Adapted from: “A Call to Women: The Healthy Breast Program and Workbook” by Sat Dharam Kaur, ND
- 1 2/3 cups dry quinoa
- 3 1/3 cups water
- 1 cup chopped or grated carrots
- 3/4 cup chopped parsley (or cilantro)
- 1/2 cup cucumber, finely chopped
- 1/2 cup red pepper, finely chopped
- 1/3 cup sunflower seeds (or 1 can of black beans, drained)
- 4 cloves garlic, minced (can use roasted if desired)
- 1/2 cup soaked* arame, wakame or hijiki (seaweeds)
by Mahalia Freed, ND
Allergy Season Tips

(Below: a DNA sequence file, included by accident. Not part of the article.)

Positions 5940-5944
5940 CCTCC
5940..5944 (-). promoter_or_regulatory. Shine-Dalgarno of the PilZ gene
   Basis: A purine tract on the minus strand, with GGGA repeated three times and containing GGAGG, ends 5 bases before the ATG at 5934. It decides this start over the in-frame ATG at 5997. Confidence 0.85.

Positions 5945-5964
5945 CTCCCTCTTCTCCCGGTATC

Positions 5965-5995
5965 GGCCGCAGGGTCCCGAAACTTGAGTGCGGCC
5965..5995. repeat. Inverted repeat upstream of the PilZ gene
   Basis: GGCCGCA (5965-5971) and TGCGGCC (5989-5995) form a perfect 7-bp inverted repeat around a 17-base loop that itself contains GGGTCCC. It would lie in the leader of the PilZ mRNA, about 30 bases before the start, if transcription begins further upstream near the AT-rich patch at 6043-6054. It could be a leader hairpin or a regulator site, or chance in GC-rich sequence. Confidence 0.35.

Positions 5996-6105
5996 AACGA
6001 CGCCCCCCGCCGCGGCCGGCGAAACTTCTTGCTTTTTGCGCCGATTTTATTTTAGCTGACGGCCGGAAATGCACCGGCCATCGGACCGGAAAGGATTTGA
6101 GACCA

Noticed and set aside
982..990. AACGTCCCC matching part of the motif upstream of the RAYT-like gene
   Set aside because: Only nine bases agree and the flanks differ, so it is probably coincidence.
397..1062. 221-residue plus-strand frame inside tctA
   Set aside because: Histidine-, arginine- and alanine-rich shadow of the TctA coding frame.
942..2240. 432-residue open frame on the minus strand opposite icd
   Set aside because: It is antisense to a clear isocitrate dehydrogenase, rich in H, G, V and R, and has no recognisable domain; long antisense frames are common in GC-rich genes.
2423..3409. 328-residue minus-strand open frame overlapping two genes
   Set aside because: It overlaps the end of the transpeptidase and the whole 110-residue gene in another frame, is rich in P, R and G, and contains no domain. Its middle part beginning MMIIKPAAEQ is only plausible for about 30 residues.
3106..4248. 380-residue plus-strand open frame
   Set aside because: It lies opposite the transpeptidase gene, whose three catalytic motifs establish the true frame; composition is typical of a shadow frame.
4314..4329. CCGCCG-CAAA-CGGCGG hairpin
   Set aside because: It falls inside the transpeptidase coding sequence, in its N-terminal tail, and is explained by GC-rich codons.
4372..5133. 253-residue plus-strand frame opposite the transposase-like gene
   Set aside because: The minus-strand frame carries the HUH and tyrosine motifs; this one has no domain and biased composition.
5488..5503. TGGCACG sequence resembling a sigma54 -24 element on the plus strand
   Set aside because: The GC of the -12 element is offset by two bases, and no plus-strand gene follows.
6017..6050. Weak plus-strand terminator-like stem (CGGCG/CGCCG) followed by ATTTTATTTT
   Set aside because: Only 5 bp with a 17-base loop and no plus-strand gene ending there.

Hay fever (also known as seasonal allergies or allergic rhinitis) is estimated to affect 10-20 % of the population in developed countries. Hay fever occurs when your immune system overreacts to airborne particles, most commonly the pollens of trees, grass, and ragweed. The unfortunately familiar list of symptoms includes runny & itchy nose, itchy, red, watery eyes, sneezing and congestion. People who suffer from seasonal allergies are more likely to develop asthma, bronchitis, sinusitis, ear infections, and other complications. Interestingly, there is also new research suggesting a link between seasonal allergies and depression. Naturopathic medicine offers a variety of treatments that can effectively manage symptoms and bring resolution, with individual plans drawing on nutrition, herbal medicine, constitutional homeopathy and acupuncture. One of my personal favorite herbs is a star in treating allergies, and it is profiled below. Continue reading